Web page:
Last week was the 6-month anniversary of the launch of our successful InnerSpace campaign on Kickstarter. What started on that exciting October morning was about 45 days of excitement, stress, distress, and eventually, jubilation. However, it wasn’t just a few weeks of hard work that led to a successful campaign, but the accumulation of months of strategic planning, research, and preparation (as well as just a little good work on the development side to actually make a game to show) that allowed half a dozen college students to successfully raise over $25,000 on Kickstarter.
I’d like to approach this as a postmortem, of sorts, for our crowdfunding campaign. I’ll mostly focus on our approach towards marketing and strategy, rather than our attitude towards development to prepare a game for Kickstarter or Indiegogo (though, that could make for an entire second post in the future). As many indie game developers can attest, taking time to pull away from Unity forums to study the business of your studio should be considered a key to the potential success of any independent game. So, fellow video game marketers, community managers, and producers, as well as developers interested in taking a break from technical blogs, let’s get started.
Here are the main takeaways (for those who don’t want to read)
- Determine your market, and be honest about it. How big of an audience will be interested, and how do you reach them?
- Have a demo for press and YouTubers. I can’t stress this enough.
- All hands on deck. For 30 days, Kickstarter is your full-time job.
What We Did Right
As a part of our pre-production process, we had regular pitch meetings in which each of us pitched multiple game ideas. This part of the process was good for a few reasons. It gave us a multitude of ideas for games that we would potentially spend the next few years of our lives on, and it as helped us determine what type of games we were interested in making.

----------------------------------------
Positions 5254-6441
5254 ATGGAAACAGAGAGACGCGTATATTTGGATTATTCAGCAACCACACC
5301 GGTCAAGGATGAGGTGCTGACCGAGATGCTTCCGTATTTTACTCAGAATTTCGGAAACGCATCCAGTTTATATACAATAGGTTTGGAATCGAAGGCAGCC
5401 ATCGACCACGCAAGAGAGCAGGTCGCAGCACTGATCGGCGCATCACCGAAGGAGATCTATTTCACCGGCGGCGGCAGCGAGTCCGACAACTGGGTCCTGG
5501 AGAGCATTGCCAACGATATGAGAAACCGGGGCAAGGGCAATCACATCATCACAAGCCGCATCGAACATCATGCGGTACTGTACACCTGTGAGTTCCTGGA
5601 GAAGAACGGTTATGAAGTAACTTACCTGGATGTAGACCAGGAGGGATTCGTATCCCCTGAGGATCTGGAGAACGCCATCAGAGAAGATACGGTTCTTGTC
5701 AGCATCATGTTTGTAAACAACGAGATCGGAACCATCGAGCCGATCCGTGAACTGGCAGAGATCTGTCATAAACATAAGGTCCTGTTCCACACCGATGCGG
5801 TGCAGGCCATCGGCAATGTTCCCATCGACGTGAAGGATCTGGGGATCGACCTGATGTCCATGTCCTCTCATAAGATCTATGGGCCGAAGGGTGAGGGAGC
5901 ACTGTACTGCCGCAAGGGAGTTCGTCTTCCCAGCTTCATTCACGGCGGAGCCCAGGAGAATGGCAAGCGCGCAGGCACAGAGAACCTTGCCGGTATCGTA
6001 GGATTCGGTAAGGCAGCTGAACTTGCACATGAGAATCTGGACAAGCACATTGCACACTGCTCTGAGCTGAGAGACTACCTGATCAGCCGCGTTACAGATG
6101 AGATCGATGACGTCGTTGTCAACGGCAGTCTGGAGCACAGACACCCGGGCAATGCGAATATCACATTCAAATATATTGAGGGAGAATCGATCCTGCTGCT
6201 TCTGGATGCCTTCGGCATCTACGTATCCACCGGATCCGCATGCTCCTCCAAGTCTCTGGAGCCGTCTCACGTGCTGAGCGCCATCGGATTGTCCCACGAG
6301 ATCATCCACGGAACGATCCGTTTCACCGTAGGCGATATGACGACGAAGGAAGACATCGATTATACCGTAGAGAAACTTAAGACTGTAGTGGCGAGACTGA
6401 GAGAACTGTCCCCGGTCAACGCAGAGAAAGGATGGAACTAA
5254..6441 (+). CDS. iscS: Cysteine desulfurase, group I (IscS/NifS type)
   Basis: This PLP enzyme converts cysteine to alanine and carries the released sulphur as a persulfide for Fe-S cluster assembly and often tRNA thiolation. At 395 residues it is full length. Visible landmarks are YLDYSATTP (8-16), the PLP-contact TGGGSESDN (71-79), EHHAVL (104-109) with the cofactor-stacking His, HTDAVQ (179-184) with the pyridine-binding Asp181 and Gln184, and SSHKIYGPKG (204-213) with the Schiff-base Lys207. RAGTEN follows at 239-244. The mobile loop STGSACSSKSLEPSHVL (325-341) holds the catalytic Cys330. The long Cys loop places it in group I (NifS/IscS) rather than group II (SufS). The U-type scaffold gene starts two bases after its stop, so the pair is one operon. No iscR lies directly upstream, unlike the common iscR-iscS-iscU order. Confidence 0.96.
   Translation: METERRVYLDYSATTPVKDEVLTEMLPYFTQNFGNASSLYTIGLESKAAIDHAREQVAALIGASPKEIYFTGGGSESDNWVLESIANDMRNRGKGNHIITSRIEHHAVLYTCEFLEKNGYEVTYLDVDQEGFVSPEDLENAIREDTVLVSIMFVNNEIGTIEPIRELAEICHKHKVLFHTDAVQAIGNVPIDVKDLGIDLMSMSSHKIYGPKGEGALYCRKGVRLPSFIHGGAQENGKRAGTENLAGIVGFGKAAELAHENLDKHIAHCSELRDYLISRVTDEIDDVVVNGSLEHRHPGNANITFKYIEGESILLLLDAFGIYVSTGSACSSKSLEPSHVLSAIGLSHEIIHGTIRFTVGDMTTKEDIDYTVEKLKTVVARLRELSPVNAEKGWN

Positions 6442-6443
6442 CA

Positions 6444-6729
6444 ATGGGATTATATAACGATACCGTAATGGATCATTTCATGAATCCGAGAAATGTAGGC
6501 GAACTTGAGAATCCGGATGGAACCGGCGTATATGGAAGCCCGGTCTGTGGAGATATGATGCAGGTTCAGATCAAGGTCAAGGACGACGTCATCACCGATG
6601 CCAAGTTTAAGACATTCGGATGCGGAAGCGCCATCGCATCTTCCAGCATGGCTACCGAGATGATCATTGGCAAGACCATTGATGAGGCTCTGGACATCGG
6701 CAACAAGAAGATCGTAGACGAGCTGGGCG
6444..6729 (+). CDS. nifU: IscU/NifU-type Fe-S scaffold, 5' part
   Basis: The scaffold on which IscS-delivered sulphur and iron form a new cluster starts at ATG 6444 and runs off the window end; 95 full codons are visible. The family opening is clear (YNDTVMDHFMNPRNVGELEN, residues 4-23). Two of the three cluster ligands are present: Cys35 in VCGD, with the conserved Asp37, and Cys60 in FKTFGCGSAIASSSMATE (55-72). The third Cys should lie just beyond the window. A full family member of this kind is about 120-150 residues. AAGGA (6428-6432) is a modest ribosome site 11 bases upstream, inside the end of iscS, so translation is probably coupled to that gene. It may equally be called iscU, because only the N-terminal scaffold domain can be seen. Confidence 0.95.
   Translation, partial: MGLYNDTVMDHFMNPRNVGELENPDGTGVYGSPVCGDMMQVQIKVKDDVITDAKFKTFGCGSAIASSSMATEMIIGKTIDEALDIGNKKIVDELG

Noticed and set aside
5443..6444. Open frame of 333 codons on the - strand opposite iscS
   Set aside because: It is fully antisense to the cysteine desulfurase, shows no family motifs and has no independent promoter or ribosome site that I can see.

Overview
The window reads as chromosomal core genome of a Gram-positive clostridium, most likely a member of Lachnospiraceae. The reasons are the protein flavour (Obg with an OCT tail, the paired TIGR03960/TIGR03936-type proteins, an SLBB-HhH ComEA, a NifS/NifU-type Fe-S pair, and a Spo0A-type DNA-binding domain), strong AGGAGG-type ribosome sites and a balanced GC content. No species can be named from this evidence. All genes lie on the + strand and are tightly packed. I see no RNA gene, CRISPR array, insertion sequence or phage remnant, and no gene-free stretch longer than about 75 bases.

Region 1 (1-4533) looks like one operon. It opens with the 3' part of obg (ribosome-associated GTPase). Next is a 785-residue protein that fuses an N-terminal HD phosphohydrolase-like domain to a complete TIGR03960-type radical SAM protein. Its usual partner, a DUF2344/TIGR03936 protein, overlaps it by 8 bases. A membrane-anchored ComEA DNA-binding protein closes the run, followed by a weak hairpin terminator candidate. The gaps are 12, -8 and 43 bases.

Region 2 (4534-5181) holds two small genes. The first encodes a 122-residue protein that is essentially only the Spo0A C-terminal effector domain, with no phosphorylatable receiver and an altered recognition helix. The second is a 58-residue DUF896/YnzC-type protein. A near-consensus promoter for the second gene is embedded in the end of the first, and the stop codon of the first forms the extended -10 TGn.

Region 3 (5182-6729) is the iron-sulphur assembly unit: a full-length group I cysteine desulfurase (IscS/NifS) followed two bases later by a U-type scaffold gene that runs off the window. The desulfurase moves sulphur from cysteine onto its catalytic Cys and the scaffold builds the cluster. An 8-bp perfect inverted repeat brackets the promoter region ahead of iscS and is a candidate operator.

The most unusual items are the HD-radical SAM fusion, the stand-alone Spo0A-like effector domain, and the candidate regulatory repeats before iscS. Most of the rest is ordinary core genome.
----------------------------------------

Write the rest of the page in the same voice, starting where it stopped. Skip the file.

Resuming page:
PolyKnight Games was founded on the idea of making games that we hadn’t seen before. We weren’t interested in easy solutions. Because of this, we also recognized the type of people that would be buying our games. Each time we came across an idea we wanted to explore, we realized that they wren’t the type to garner a broad audience. And that was ok. However, the important thing is that we recognized this. We assumed our work wouldn’t necessarily become a trending sensation that would go viral, with hundreds of YouTubers with millions of subscribers screaming and ranting about our game. At absolute best, we aimed to create a critical darling with a small, but passionate cult following. This was the first lesson: we learned our market.
After we decided to develop InnerSpace, I spent the summer researching other crowdfunded games. I wanted to find games that were going to be similar in scope, by startups about our size, which were a similar tone to what we were making. We were creating a game about personal exploration with a cryptic, symbolic narrative. We already knew our target market was going to be people who sought games with deeper, more artistic purposes. If we caught the eye of people beyond that demographic, awesome, but that was to whom we needed to cater. Because of this, I sought other projects like that.